Adult cluster flies gather in clusters in warm buildings to overwinter.  They are considered a household nuisance. The name is derived from tight “clusters” made by hibernating individuals in wall voids or attics, throughout Canada, most of the United States and Europe.  On the first warm days of spring you may notice cluster flies gather outdoors, buzzing on lawns. They may also congregate in huge numbers on sunny walls in the fall.
The adult cluster fly looks like a very large house fly. The difference is that at rest, the fly overlaps its wing tips over the abdomen, like a pair of scissors, while the house fly does not. The cluster fly is dark gray to almost black with a checkered grayish abdomen. There are numerous short crinkly golden hairs on the sides of the thorax. In old specimens, these can be rubbed off. The fly is a sluggish flyer, buzzing loudly while flying aimlessly in concentric circles in buildings. Although this pest is less hazardous than other infestations, you don’t want cluster flies in your home or building.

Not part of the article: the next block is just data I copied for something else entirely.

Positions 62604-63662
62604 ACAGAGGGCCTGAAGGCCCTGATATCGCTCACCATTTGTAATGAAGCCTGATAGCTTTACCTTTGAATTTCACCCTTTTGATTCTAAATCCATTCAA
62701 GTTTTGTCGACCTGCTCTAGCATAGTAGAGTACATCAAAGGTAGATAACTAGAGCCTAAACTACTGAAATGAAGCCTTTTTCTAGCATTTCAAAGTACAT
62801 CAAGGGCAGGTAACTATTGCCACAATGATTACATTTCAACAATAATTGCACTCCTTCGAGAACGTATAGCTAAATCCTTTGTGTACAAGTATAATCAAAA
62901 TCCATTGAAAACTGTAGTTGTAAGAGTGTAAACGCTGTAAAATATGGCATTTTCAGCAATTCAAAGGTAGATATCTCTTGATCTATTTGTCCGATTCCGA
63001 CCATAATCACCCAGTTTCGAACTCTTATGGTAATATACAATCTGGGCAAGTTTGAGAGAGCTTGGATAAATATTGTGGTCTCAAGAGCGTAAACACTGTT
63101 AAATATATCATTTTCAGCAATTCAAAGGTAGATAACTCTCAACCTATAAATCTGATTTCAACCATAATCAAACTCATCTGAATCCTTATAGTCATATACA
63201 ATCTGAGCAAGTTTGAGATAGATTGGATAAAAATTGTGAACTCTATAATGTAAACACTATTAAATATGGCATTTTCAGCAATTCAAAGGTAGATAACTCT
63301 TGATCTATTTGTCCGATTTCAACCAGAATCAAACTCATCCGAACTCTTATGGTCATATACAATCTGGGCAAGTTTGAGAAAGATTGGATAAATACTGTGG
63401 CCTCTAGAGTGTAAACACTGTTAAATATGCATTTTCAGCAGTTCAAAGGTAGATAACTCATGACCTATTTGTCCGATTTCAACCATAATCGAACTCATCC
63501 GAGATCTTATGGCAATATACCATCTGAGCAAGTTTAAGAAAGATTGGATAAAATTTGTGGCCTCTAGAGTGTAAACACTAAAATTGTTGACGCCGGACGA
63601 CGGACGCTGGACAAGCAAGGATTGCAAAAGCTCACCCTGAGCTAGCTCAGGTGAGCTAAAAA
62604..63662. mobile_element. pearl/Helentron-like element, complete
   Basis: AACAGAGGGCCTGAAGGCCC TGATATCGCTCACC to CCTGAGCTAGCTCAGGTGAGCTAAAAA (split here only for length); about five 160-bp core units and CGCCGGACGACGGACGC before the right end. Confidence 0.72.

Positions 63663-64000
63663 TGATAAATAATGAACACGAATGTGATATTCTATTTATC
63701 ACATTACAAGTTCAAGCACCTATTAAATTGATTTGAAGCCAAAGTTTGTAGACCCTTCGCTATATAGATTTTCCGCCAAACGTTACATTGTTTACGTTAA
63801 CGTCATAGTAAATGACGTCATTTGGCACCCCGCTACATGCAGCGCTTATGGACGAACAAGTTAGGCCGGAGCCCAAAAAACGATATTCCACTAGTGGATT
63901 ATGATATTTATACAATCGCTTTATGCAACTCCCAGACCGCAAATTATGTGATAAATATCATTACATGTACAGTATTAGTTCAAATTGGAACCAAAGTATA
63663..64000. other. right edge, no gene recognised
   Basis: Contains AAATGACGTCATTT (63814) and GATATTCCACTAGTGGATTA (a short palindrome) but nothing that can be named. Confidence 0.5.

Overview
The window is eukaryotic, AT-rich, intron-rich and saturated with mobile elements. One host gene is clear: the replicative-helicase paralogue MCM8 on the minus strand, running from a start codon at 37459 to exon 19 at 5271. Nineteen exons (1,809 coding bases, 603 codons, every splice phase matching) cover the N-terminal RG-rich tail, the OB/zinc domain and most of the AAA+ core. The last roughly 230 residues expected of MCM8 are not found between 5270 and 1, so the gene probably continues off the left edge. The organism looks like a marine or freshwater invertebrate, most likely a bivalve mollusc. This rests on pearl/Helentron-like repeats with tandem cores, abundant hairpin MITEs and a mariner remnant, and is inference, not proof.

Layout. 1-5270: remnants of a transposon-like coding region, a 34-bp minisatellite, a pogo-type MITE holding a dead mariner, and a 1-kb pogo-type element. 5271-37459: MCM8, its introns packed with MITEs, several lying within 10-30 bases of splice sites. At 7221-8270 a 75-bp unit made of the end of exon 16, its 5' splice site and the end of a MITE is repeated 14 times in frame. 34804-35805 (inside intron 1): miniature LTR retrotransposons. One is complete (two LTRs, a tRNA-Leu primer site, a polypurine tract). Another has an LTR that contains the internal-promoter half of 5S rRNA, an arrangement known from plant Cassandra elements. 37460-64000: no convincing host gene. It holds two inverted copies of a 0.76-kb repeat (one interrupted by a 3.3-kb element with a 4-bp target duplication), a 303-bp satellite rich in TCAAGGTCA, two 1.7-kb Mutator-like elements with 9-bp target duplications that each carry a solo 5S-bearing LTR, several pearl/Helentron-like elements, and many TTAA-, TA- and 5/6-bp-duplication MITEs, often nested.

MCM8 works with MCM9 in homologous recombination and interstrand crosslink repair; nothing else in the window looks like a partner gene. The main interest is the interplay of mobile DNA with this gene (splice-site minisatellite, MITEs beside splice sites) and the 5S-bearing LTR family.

Control is generally achieved by applying a pesticide to the exterior walls of the structure in an effort to discourage the insects from entering. This application should be made before any insects enter the structure, generally mid to late August depending upon the weather in any given year. The best way to identify and remove pests is by hiring a professional who can deal with the problem quickly and effectively.